In addition, if she had taken active steps to get the cat adopted out, put up posters, sent in an adoption notice, etc, there would have been a better chance of getting it adopted out. Sitting and waiting for a month and asking friends to take the cat is not the most active way of adopting a cat out. If she had acted earlier, the cat would have a better chance of being adopted. The volunteer told her that in essence she would be sending the cat down to be killed. The woman told her apparently that she wasn't doing the sending - she had someone else to do it for her.

35 Comments:

Blogger Mary said...

Hi Dawn, that means the cat had already been sent to the AVA to be killed!

28/12/06 12:10 PM  
Blogger vegancat said...

The pre-Xmas christmas complainant is a classical example of the prevailing attiutude of leaving the "shit" for others to pick up, just like people who litter as there are always others to clean up. And the TC is again pandering to such demanding complainants and at the same time being unfair to resident-volunteers.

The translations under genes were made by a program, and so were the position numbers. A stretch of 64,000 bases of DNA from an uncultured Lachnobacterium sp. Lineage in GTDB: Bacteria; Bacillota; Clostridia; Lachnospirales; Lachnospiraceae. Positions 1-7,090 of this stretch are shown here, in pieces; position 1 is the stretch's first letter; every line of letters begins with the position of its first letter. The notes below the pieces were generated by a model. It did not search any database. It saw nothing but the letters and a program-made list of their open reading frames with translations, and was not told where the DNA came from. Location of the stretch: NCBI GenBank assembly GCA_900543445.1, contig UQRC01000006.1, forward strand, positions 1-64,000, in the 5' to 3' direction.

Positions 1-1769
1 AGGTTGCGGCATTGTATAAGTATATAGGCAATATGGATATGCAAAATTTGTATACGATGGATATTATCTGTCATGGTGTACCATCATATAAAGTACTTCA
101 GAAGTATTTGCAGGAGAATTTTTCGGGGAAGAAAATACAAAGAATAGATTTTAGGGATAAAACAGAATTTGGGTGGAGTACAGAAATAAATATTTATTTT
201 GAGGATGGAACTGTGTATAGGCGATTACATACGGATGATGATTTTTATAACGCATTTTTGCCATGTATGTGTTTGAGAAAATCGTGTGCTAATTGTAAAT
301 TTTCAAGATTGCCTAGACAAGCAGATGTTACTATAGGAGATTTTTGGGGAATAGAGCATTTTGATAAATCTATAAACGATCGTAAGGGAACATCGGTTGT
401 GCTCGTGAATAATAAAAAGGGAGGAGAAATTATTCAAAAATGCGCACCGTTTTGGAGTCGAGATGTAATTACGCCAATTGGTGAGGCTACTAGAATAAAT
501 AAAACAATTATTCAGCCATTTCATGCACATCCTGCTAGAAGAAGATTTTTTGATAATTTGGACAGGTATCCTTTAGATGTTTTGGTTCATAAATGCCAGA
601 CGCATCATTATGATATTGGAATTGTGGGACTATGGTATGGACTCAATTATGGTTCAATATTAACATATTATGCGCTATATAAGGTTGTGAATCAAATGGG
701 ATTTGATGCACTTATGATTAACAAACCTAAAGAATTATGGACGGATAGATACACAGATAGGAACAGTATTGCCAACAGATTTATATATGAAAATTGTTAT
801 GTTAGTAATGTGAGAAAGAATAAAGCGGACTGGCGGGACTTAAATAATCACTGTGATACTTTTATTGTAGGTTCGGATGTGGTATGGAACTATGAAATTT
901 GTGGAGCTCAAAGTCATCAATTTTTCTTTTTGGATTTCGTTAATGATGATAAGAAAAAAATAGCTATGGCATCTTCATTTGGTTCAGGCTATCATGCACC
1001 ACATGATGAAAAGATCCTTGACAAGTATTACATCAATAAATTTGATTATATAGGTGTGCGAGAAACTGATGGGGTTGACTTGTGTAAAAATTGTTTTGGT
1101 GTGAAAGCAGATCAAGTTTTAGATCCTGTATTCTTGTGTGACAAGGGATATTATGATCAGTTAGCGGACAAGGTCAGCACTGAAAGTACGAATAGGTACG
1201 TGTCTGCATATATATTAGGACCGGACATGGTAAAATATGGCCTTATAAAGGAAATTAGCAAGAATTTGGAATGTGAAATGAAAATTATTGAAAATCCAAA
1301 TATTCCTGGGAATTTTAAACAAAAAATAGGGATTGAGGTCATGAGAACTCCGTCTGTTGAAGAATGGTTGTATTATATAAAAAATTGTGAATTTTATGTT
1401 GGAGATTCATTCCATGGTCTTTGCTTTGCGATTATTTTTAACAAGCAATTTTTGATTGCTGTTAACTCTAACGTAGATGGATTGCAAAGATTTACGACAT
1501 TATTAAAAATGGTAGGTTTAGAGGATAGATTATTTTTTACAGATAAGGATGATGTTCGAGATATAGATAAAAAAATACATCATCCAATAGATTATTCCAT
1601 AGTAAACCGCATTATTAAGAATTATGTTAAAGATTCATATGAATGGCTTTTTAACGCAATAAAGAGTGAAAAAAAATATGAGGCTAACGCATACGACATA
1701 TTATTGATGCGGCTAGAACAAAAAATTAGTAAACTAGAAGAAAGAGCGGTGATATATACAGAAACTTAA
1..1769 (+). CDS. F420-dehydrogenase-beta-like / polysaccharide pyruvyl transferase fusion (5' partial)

Why can't the complainant speak to the upstairs feeder? Why can't the complainant just clear the shit and put repellents there.
And TC has to "wake up their bloody idea" that resident-volunteers are not a troublesome lot who can be so bullied.
A friend of mine who lives in Tampines complaint of the problem of flyers glue-stick all over the block, including his electricity meter. TC officer said he was aware of the problem for "some time" but no action taken. TC officer didn't return a call on tuesday as "promised". So much for TC's efficiency, or lack of that is imposed on resident-volunteers? Surely this is discrimination.

28/12/06 1:22 PM  
Anonymous ej said...

The cat owner should have some consideration for volunteers and not demand instant service.Poor kitty send to death?

28/12/06 2:09 PM  
Anonymous Anonymous said...